Despite all the eyes on the Richmond Chevron refinery before last August’s fire, the plant’s corroded crude pipe still went unnoticed, federal and state officials said Friday.
Federal and state investigators have determined Chevron disregarded its own safety policies and knowingly failed to replace the corroded pipe that ultimately burst, leading to the leaking gas igniting. The blaze sent a column of toxic smoke into the air, endangering plant workers and causing thousands of local residents to seek medical attention for respiratory problems.
High-level officials from the U.S. Chemical Safety Board, the California Occupational Safety and Health Program (Cal/OSHA) and the Bay Area Air Quality Management District said the state’s regulatory oversight system needs a major overhaul to prevent similar fires.
Investigators delivered the statements Friday at Richmond City Hall to state legislators including Senator Loni Hancock (D-Berkeley), Senator Mark DeSaulnier (D-Concord) and Assemblywoman Nancy Skinner (D-Berkeley), who held the hearing to find out which aspects of state law need change. “The goal is to see how we can write policy on every level of government to prevent future incidents like this from occurring,” Hancock said.
Skinner and Hancock have each introduced bills in Sacramento in direct response to the Chemical Safety Board and Cal/OSHA’s findings. Skinner’s bill, AB 1165, revises rules surrounding the appeals process for Cal/OSHA citations, and Hancock’s SB 691 heavily increases fines for air polluters.
Don Holstrom, director of the Chemical Safety Board’s western regional office, said on Friday the United States’ reactive system does little to prevent refinery accidents. In general, he said, companies have a “default right” to operate and can be subject to penalties when accidents occur or when their activities draw negative attention from regulators.
“In the case of the Chevron refinery fire, the reactive system of regulation simply did not work to prevent what was ultimately a preventable accident,” Holstrom said.
Holstrom said Europe uses what’s called a “safety case regime,” in which high-hazard facilities (like refineries) are required to demonstrate they can operate safely at the lowest practical risk as a precondition for operation. This system relies on technically competent regulators.
Cal/OSHA chief Ellen Widess said Chevron knew in 2002 that the pipe was severely corroded, and it had several opportunities since then to replace it. The company also failed to keep its employees and contractors out of danger, she said.
“It’s important to understand the problems we found existed prior to the incident, during the incident and following the incident,” Widess said. “There really were lapses in compliance, not only with Chevron’s own policies and procedures, as well as lapses in compliance with Cal/OSHA’s standards.”
In January, Cal/OSHA slapped Chevron with 25 citations and $963,000 in fines—the largest ever issued by the department, and the maximum allowed under current rules. Chevron has appealed the violations.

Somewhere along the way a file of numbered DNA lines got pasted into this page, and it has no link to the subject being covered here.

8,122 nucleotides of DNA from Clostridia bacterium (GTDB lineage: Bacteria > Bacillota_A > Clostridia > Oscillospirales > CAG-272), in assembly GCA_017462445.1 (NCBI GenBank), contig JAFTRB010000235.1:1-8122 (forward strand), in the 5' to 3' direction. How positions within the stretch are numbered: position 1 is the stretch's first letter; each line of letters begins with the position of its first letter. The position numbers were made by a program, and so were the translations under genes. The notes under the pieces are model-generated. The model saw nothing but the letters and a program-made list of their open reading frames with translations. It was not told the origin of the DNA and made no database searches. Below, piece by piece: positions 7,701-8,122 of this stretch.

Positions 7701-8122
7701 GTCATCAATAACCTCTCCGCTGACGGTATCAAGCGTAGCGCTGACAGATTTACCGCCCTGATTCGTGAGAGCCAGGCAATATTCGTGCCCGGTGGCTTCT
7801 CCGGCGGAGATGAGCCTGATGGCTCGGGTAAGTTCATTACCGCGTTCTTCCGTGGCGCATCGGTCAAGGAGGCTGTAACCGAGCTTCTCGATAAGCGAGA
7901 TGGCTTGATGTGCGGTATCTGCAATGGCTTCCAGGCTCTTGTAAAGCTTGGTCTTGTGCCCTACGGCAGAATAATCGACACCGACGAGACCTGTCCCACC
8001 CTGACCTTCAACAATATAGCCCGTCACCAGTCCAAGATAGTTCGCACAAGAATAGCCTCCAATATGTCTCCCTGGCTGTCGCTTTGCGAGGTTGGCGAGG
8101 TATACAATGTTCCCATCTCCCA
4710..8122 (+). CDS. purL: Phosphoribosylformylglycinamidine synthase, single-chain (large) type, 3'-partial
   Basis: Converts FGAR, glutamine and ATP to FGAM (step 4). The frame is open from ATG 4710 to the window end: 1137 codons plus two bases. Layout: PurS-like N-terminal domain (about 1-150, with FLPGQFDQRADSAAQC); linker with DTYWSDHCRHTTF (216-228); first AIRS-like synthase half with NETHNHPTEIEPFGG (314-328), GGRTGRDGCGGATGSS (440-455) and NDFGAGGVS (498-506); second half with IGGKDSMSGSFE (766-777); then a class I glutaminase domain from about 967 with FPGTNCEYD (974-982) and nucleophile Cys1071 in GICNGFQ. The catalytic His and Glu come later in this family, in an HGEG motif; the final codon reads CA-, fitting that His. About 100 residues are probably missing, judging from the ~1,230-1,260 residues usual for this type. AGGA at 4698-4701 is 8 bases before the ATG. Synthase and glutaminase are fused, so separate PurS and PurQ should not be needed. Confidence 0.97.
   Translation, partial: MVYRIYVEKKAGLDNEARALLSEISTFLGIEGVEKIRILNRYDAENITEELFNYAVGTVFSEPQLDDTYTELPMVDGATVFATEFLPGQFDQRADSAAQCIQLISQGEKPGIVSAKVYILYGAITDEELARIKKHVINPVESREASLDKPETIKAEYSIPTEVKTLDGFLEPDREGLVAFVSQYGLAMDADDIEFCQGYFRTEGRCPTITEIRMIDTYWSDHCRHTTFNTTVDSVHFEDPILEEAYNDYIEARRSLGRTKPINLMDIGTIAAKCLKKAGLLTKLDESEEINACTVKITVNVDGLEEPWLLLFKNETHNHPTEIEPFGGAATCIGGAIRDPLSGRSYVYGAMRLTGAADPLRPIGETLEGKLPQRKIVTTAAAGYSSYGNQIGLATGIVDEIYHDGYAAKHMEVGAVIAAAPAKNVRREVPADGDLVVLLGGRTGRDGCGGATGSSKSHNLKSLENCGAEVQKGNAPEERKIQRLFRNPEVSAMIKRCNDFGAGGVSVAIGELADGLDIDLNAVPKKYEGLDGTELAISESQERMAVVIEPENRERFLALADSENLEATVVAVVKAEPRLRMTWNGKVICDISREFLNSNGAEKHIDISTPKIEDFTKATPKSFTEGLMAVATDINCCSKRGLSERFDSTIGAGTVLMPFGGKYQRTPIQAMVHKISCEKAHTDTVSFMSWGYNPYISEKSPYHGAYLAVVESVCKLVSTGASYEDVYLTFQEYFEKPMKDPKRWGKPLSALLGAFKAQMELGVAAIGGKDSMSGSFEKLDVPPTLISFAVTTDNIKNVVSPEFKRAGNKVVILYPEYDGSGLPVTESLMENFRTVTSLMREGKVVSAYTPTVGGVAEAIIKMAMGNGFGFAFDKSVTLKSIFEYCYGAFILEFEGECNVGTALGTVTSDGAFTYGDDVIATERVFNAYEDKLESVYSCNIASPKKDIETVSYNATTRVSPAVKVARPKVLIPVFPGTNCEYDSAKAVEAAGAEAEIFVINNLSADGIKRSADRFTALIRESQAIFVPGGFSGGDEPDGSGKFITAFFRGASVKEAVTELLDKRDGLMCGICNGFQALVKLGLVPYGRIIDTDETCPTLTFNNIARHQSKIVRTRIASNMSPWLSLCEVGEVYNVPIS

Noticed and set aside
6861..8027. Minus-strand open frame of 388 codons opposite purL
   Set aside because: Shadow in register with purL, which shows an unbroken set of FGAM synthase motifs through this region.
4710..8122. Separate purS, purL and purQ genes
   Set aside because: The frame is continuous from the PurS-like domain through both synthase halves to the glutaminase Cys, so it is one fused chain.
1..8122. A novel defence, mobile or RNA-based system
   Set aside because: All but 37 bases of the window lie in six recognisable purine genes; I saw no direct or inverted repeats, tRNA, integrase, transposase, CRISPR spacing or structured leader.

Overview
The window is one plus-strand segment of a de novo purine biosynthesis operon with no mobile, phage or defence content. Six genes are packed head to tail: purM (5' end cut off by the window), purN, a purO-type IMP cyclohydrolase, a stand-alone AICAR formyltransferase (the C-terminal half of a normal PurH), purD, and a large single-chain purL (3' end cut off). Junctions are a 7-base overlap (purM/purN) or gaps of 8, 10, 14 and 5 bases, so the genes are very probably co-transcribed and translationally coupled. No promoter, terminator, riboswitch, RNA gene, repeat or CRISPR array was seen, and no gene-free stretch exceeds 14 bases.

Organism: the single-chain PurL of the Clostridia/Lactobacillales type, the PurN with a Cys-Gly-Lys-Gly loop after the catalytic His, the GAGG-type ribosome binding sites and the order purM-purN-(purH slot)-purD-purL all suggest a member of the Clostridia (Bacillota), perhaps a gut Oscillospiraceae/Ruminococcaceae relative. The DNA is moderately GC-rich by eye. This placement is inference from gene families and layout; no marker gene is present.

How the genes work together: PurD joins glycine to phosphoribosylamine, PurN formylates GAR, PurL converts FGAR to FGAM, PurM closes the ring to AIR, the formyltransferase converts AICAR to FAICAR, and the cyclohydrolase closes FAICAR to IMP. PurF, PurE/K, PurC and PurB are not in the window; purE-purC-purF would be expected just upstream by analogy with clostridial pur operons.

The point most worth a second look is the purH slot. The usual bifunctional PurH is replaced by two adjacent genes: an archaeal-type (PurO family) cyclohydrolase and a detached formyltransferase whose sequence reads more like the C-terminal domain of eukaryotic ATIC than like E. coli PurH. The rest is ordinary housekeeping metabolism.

On Friday, Cal/OSHA gave Chevron permission to reopen its No. 4 crude distillation unit, the origin point of the fire. Inspectors have been working full-time to review all parts of the refinery and interviewing workers on their knowledge of safety procedures, Widess said.
Widess said Cal/OSHA is short-staffed and needs more timely information from refineries so it can more quickly identify potential hazards. “With the resources we currently have – and even with additional resources – Cal/OSHA cannot be at every refinery at every imminent risk moment,” Widess said. “It is vitally important for workers at refineries to be fully informed of hazards and to have the opportunity and clear authority to shut down operations when they see fit.”
Representatives from Chevron, which had no visible presence at Friday’s hearing, said the company is implementing new safety and inspection protocols in response to the fire.
“We are committed to the highest levels of safety and reliability at the refinery and we continue to work toward returning the refinery to full production sometime in the second quarter,” Chevron spokeswoman Melissa Ritchie said in a statement released Friday. “We are also finalizing a detailed internal investigation into the incident and will communicate the findings before we restart the crude unit.”
Local officials also gave presentations. County Supervisor John Gioia announced a plan for a detailed audit of the refinery and its safety standards. Such a process has not been completed since 2003, he said. Richmond City Manager Bill Lindsay said the city is taking steps to place a full-time fire inspector at the refinery, funded by Chevron.
Scores of residents of Richmond and neighboring cities filled the council chambers to near capacity. Many offered strong words for the state legislators and for the panel of investigators, demanding increased focus on community health.
“Stop slapping Chevron on the wrist and make them accountable for what they’re doing,” a San Pablo resident who gave her name as Rose told them. “We deserve better. Chevron makes a lot of money off of us and they don’t do anything to protect us. They should have state of the art safety for the community.”